The most prominent part of Virgo, the Virgin, spreads to the northwest (to the right) of the first magnitude star Spica, the fainter of the two bright bodies at the lower left corner. The brighter is reddish Mars, which moved through Virgo in the summer of 1999. North is up and to the right. To the right of center, a near-vertical line of three stars curves to the right, Vindemiatrix on top, Delta in the middle, Porrima at the bottom. Porrima and the star down and to the right of it point at the autumnal equinox. Well up and to the right of Spica is Heze (Zeta). 78 Vir is the second star up and to the right of Heze, while Tau Vir is up and to the left. Theta lies between Spica and Porrima. Equally down and to the right of Vindemiatrix find Rho Vir closely accompanied up and to the right by 27 Vir, 33 Vir to the left of them. CU Vir is up and to the right of Tau. Sigma lies just above the picture's center, while Iota, Mu, and 109 Vir are off the pictue to the left in eastern Virgo.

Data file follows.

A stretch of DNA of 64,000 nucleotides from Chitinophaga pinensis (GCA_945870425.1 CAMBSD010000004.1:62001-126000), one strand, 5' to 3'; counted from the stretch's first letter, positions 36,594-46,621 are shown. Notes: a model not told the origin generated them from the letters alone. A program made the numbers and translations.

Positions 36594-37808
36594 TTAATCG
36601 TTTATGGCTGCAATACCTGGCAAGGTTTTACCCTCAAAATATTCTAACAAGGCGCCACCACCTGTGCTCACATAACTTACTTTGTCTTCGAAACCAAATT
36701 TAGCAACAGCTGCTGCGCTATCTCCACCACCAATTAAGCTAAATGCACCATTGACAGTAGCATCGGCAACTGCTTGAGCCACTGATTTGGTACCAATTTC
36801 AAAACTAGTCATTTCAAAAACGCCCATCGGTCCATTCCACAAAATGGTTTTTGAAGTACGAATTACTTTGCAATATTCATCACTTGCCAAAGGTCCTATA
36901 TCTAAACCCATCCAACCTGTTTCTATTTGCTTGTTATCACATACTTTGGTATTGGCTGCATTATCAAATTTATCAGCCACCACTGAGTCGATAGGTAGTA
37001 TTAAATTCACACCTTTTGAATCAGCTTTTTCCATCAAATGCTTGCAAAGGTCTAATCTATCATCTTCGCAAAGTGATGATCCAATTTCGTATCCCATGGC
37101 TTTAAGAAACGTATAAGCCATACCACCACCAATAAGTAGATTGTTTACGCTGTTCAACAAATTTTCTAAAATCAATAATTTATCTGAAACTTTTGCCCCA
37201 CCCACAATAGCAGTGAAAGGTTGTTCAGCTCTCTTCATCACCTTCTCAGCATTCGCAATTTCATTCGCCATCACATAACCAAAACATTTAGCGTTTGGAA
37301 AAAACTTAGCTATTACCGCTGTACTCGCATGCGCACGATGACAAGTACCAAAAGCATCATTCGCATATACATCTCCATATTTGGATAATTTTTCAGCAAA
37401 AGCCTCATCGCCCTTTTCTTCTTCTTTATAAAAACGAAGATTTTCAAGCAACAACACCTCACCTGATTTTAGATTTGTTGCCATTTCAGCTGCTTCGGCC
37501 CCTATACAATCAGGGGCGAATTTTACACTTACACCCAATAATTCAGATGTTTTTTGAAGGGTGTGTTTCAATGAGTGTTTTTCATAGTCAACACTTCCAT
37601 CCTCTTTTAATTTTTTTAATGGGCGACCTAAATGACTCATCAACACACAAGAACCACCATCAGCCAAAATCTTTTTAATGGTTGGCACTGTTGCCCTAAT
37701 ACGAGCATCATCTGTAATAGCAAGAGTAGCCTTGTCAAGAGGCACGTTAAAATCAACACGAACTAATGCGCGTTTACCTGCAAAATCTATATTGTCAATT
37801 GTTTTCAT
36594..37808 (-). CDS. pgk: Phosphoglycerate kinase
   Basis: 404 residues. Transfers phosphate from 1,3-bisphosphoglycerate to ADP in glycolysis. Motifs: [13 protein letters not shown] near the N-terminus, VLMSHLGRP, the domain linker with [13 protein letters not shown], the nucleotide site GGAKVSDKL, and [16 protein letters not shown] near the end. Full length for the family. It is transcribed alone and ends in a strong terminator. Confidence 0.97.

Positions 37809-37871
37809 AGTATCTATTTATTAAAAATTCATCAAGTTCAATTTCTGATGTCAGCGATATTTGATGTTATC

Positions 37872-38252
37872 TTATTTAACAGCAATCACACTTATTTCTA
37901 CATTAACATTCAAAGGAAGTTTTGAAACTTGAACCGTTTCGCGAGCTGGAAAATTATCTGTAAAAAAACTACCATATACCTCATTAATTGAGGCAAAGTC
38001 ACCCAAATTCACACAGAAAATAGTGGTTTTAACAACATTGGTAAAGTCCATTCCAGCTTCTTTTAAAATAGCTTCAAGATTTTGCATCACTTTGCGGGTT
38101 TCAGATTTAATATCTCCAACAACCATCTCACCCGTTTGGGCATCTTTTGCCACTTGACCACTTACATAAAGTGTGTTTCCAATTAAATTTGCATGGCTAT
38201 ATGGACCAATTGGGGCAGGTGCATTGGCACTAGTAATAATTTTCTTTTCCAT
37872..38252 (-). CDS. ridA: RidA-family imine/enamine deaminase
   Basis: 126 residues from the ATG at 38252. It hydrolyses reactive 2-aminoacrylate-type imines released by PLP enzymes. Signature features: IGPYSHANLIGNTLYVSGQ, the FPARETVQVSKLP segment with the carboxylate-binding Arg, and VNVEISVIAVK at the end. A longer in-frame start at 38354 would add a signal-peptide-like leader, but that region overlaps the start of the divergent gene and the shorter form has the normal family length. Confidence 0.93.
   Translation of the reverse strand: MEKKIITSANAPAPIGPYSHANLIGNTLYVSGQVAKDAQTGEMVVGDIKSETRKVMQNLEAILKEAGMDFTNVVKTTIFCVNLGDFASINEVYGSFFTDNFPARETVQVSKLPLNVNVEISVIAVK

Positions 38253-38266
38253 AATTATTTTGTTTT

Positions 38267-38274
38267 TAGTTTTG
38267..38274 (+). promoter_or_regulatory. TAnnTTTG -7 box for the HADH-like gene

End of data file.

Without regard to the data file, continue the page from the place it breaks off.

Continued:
Off the picture to the right lies western Virgo and the Autumnal Equinox, where they are seen in context with Leo, Coma Berenices, and Leo Minor. Diadem, the Alpha star of Coma Berenices, is near the upper right corner.

To see a labelled image, push the star:

Go to western and eastern Virgo.

See Virgo from Bode's Uranographia of 1801.

Virgo has two stars with orbiting planets: 61 and 70 Virginis.

Spica is part of the Great Diamond.

By Jim Kaler. Return to STARS.